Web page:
Scientists bury time capsule to celebrate upcoming Extremely Large Telescope (photos)

A commemorative time capsule was buried at the construction site of what will soon be the world’s  largest visible and infrared light telescope. 

On Oct. 13, the European Southern Observatory (ESO) celebrated its upcoming Extremely Large Telescope (ETL) by burying a time capsule that was sealed in 2017, when construction first began. The capsule is filled with tokens celebrating ESO staff and the cooperation between the observatory and Chile. It also celebrates the amazing science and technology behind the 39.3-meter telescope. 

“Serving as a symbolic message to future generations, it contains mementos from Chilean authorities, including a plaque from the then President of Chile, Michelle Bachelet Jeria, about opening the skies of the country to the questions of an entire planet, as well as drawings from Chilean children featuring the Universe, ESO telescopes and northern Chile landscapes,” ESO officials said in a statement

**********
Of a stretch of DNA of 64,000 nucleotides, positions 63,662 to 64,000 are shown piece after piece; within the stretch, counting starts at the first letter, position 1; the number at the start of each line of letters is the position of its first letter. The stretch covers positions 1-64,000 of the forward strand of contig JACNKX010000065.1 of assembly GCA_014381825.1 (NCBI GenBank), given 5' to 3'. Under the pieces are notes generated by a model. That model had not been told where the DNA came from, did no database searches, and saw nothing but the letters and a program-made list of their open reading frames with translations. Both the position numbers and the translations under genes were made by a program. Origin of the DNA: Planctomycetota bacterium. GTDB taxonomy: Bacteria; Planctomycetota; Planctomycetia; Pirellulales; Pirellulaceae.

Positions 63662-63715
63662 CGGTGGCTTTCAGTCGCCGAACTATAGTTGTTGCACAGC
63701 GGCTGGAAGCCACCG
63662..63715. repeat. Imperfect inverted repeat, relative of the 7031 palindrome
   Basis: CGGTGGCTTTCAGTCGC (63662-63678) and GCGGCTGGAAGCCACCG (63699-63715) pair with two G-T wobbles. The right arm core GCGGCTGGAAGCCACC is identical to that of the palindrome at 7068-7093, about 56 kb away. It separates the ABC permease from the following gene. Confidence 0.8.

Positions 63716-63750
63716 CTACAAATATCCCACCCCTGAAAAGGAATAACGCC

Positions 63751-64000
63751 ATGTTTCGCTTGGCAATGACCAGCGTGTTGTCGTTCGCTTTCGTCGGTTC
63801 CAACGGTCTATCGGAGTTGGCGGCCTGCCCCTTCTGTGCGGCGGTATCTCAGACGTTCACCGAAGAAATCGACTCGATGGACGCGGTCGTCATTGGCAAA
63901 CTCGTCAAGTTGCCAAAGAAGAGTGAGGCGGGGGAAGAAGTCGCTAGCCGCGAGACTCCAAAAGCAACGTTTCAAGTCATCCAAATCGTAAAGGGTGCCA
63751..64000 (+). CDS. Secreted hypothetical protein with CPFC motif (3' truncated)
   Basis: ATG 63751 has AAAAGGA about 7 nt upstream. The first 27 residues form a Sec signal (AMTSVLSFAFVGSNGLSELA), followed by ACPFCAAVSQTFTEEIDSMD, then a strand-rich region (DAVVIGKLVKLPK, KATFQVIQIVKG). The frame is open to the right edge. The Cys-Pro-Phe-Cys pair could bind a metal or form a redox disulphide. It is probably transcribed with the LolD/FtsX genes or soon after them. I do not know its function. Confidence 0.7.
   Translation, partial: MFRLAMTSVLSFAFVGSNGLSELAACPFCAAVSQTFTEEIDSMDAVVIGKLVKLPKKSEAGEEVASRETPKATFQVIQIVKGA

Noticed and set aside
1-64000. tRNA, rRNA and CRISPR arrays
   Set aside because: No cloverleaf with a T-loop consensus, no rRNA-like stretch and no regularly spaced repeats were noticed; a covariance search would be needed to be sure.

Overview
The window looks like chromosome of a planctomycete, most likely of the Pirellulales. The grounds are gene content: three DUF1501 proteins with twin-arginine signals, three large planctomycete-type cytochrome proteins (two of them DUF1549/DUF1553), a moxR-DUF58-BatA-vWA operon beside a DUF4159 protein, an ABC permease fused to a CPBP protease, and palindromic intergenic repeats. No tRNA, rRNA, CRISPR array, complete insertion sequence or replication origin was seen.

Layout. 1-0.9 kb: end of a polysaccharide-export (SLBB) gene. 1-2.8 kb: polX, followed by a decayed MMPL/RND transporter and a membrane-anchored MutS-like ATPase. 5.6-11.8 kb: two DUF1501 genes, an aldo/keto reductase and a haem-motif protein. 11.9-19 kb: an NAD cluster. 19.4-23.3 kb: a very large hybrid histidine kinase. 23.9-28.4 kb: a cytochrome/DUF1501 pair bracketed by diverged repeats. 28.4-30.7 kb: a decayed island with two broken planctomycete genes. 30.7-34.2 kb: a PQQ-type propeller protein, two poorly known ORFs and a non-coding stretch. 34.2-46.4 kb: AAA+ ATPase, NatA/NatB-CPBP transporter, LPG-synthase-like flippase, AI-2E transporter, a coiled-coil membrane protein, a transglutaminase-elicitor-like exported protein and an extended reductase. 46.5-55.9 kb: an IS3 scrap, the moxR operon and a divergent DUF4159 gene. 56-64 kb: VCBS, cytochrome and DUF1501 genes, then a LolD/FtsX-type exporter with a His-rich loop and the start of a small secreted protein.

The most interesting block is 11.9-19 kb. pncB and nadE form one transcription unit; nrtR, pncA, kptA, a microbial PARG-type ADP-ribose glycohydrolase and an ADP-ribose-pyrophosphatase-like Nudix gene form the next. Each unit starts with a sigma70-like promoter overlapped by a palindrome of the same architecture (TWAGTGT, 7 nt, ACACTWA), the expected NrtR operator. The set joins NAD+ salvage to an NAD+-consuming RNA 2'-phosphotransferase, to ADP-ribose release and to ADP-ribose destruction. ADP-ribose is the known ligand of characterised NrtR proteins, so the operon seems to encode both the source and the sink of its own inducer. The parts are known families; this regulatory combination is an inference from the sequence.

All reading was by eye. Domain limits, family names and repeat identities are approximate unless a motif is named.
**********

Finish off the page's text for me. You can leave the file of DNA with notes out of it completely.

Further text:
Photographs of ESO staff and a copy of a book describing the future scientific goals of the ELT, which is expected to see its “first light” by 2028, were also preserved. The time capsule was buried in the wall of the ELT dome on Cerro Armazones in the Chilean Atacama Desert, where the ESO currently operates its Very Large Telescope (VLT). 

The time capsule was covered in an engraved hexagon that is a one-fifth-scale model of one of the ELT’s primary mirror segments. The Oct. 13 event was led by ESO Council President Linda Tacconi (Germany) and Vice-President Mirjam Lieshout-Vijverberg (The Netherlands). A few days later, on Oct. 15, ESO Council members mounted a commemorative plaque next to where the time capsule was buried. 

In July, the ELT reached the halfway point in its construction, with an expected completion date of 2028. While the telescope appears as only a steel structure right now, it will eventually house five separate mirrors, the largest of which will be made up of 798 individual hexagonal segments.  


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At 39.3 meters (120 feet) wide, the ELT will be able to take in more light than current ground-based telescopes and thus provide sharper images of the cosmos, which could aid in the search for life outside Earth and reveal new insight on the nature of dark matter and dark energy. 

“As the largest optical and infrared telescope in the world, the ELT will shift our understanding of the universe,” ESO officials said in the statement. “Its scientific goals range from the solar system to the edge of the observable universe, including exoplanets, black holes and the first stars and galaxies.” 


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